Passionate Whodunit fans know how to recognize perpetrators in a television thriller: They are always the best-known actors with the weakest motive.

A series that wants to plausibly explain a rampage in a shopping center, however, cannot make it that easy.

Rather, it has to be a probable perpetrator, but the highlight of the densely narrated ZDFneo in-house development “Amschlag” is that there are a number of them.

With recourse to a non-fiction book by the psychiatrist Reinhard Haller - in the series he appears under his real name as an expert on the news - it is only possible to establish that there is an act that was motivated by a personal offense.

So it is not really a terrorist attack following religious or nationalist brainwashing radicalization.

It's about the perpetrator

In contrast to the excellent Danish series “When the silence comes in”, which focuses entirely on the victims, things are once again perpetrator-centered, but the multi-perspective approach mitigates this in an interesting way, after all, the ingenious book by Agnes Pluch juggles with perpetrators in the subjunctive many of which will ultimately turn out to be victims. Five of the six episodes are each dedicated to a character, but also blend into the other narrative threads.

Since the narration spans five days ahead of the attack, the plot runs chronologically despite the leaps in perspective. Umut Dağ staged it in a fast-paced, but also slightly routine manner. Again and again the predictive camera zooms in on small hints, such as a bulging money pocket (which of course disappears), a bunch of keys (with consequential effects), weapons of all kinds. In terms of content, we are presented with a whole range of insults. Causes are injured pride, disappointed love, bullying up to self-hatred, maternal trauma, consequences of accidents, fraudulent feelings of fraud, feelings of failure with regard to one's own children or humiliation at work. This diversity is the program: every hope, the series clearly indicates, can turn into its opposite.

There we have, for example, the single mother Sarah (Johanna Wokalek), who has too little time for her children, has taken on financially with a doctor's office and argues with the ex-husband about maintenance payments;

There are also money problems in the upper middle class.

The strong security employee Georg (Murathan Muslu), who has been deprived of his promotion, is a Rammstein-like romantic with an outdated understanding of gender roles and an inferiority complex, who cannot deal with the blindness of his depressed wife (Antje Traue), especially since he blames himself for being at the The driver of the accident car was sitting.

The secondary characters assigned to the protagonists also go through one disappointment after the other.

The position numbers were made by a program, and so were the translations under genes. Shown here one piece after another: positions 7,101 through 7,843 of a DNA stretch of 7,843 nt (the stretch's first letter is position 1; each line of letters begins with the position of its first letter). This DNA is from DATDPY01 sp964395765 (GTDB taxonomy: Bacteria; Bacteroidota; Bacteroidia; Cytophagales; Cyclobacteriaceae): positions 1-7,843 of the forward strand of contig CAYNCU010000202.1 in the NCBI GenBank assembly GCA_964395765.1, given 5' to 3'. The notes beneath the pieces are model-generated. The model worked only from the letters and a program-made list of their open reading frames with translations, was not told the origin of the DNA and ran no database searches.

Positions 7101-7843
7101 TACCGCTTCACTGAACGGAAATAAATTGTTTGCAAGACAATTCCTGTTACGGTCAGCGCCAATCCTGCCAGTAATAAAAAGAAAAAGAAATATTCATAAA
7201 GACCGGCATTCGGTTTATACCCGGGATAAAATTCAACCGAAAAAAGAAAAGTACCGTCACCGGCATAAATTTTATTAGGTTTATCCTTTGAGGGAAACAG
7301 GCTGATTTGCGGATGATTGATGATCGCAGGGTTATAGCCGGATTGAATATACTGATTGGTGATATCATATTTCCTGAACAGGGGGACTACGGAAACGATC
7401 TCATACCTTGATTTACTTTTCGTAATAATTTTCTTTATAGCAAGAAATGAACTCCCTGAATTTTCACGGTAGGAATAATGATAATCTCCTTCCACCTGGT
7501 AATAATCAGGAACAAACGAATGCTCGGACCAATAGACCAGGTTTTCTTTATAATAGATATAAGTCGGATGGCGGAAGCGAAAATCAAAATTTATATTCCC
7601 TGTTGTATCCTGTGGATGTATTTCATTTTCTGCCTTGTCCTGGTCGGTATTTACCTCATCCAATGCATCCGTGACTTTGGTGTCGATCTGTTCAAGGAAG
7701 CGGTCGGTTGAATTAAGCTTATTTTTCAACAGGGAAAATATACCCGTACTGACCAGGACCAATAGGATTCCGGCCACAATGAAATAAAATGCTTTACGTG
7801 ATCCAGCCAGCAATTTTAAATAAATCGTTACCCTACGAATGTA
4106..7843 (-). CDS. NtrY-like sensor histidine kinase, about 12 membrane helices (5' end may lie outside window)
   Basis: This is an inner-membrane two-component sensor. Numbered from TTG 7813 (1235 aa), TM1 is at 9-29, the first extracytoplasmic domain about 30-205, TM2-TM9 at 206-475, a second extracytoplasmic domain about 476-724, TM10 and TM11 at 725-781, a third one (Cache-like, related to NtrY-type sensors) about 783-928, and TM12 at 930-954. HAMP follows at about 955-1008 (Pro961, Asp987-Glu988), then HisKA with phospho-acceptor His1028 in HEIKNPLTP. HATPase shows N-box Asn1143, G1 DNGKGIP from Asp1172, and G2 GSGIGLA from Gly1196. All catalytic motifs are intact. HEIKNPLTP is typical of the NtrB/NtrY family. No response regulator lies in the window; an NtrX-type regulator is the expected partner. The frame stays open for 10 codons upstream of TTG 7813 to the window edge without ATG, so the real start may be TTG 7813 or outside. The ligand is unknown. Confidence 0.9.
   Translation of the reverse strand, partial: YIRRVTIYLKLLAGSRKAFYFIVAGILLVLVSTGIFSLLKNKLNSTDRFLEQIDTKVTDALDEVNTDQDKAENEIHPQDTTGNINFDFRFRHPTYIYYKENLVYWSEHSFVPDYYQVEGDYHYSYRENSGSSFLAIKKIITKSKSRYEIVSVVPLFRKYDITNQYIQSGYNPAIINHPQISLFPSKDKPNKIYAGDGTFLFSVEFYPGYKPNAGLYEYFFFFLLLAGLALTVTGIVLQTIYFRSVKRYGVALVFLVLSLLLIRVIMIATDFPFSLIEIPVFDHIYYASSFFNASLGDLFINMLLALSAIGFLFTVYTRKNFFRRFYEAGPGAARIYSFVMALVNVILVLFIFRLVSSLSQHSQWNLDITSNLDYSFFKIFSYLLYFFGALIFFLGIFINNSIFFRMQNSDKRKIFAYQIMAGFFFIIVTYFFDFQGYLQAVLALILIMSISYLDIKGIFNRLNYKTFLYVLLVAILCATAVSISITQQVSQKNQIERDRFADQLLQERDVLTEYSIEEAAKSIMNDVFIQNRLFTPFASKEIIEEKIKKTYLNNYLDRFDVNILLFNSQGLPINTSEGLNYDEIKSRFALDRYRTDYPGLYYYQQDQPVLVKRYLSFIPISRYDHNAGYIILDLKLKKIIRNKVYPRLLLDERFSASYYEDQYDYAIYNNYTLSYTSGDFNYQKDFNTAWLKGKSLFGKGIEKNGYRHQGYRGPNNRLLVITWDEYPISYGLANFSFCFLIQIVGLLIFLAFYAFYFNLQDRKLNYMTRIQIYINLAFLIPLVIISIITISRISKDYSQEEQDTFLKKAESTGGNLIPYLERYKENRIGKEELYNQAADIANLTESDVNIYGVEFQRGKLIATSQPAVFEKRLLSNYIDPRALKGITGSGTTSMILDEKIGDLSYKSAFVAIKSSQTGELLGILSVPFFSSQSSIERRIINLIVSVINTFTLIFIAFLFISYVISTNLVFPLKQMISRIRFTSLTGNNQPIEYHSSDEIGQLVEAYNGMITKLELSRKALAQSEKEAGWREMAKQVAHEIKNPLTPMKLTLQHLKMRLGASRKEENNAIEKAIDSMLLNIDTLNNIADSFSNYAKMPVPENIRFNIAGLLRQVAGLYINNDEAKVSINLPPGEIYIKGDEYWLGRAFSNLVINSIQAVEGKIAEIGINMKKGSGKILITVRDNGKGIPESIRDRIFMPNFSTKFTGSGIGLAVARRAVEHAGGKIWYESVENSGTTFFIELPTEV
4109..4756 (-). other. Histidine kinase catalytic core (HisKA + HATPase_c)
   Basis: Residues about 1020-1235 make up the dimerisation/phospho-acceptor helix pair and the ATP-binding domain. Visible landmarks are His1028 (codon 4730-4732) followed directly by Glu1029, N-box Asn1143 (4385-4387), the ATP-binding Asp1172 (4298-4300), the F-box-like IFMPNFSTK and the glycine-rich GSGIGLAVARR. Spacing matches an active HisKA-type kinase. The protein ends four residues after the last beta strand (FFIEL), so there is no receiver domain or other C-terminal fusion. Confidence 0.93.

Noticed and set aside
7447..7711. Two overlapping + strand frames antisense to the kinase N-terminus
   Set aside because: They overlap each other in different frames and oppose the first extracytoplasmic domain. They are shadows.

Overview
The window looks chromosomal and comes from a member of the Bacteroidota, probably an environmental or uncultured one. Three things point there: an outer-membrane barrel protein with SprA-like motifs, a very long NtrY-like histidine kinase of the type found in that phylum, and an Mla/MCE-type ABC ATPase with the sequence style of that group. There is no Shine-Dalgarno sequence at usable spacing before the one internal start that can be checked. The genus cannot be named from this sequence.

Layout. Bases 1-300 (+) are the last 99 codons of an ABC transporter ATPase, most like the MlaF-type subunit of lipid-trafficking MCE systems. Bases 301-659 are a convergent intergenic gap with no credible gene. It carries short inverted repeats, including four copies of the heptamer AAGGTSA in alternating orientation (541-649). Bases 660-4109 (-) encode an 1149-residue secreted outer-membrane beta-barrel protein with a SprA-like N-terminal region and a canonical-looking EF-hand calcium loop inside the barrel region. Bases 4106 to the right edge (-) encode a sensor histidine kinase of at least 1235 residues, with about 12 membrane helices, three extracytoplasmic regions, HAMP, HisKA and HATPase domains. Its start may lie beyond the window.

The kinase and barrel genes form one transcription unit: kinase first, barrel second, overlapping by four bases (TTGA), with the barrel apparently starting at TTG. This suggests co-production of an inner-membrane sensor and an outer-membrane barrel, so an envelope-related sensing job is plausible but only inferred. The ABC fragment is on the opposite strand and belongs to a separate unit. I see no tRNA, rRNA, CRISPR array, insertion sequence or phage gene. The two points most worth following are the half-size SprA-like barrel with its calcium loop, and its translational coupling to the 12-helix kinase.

The boss is an exploiter

The fact that the CVs shown in excerpts from their everyday work are sometimes stereotypical - most noticeable in the case of business woman Mira (Julia Koschitz), who as a child vainly wooed the love of her parents, who in her almost parodistically exaggerated career job at an insurance company with you intellectually and sexually exploitative cliché boss (Anian Zollner) has to fight - is a shortcoming of the series. Some changes in character also come too suddenly. The Danish series managed to do that more authentically. In return, Agnes Pluch succeeded in doing a few twists that one would not have expected, for example in connection with an online dating trap, which at first seems all too obvious, into which Mira's mother (Ulrike Willenbacher) seems to have fallen into.

With experimental constructions there is always the risk that the form principle will superimpose the narrative dynamics. That this is not the case here is due to the fact that the delightful sub-plots remain coherent, appear physically convincing from a visual point of view (camera Cristian Pirjol) and are cleverly interwoven. Even loners like the doctor's assistant Oliver (Daniel Langbein), who harassed Sarah with his affection, interact casually with the protagonists of other narrative strands.

And although a real psychiatrist gives initial interpretative help at the beginning of each episode, there is not too much psychologization at the character level.

Most of the dialogues seem taken from real life.

The fact that failed love can lead to disaster should therefore not be proven psychoanalytically in the head, but is simply a realistic basic assumption from which this tragedy is currently being developed.

In addition, there is a consistently convincing performance.

Julia Koschitz is (once again) so good at this that she even gives her not very original figure something like starring flair through precise emotionality.

Who is capable of such an act?

It also remains exciting. Until shortly before the end, it is completely unclear which of the characters will be capable of the amoctate. They are all impulsive, smashing expensive cars out of desperation, smashing laptops (the child wished for a better one), poisoning pets or burning their dearest memories. And yet Pluch and Dağ do not rise above any of the characters or their misfortune because they know that despair is always individual and cannot be weighed against each other.

Even if there is a lot of concept in the individual dramas and the racially motivated attack in Munich, which is indirectly alluded to, is explained somewhat differently, ZDFneo has succeeded in creating a miniseries that are both gripping and contemplative, which reminds us of the fatal consequences it can have when people see their isolation - whether justified or not - as humiliation by society and develop a hatred of any supposed happiness.

At the attack - The power of hurt

runs in three episodes today and on Wednesday, from 9.45 p.m., on ZDFneo.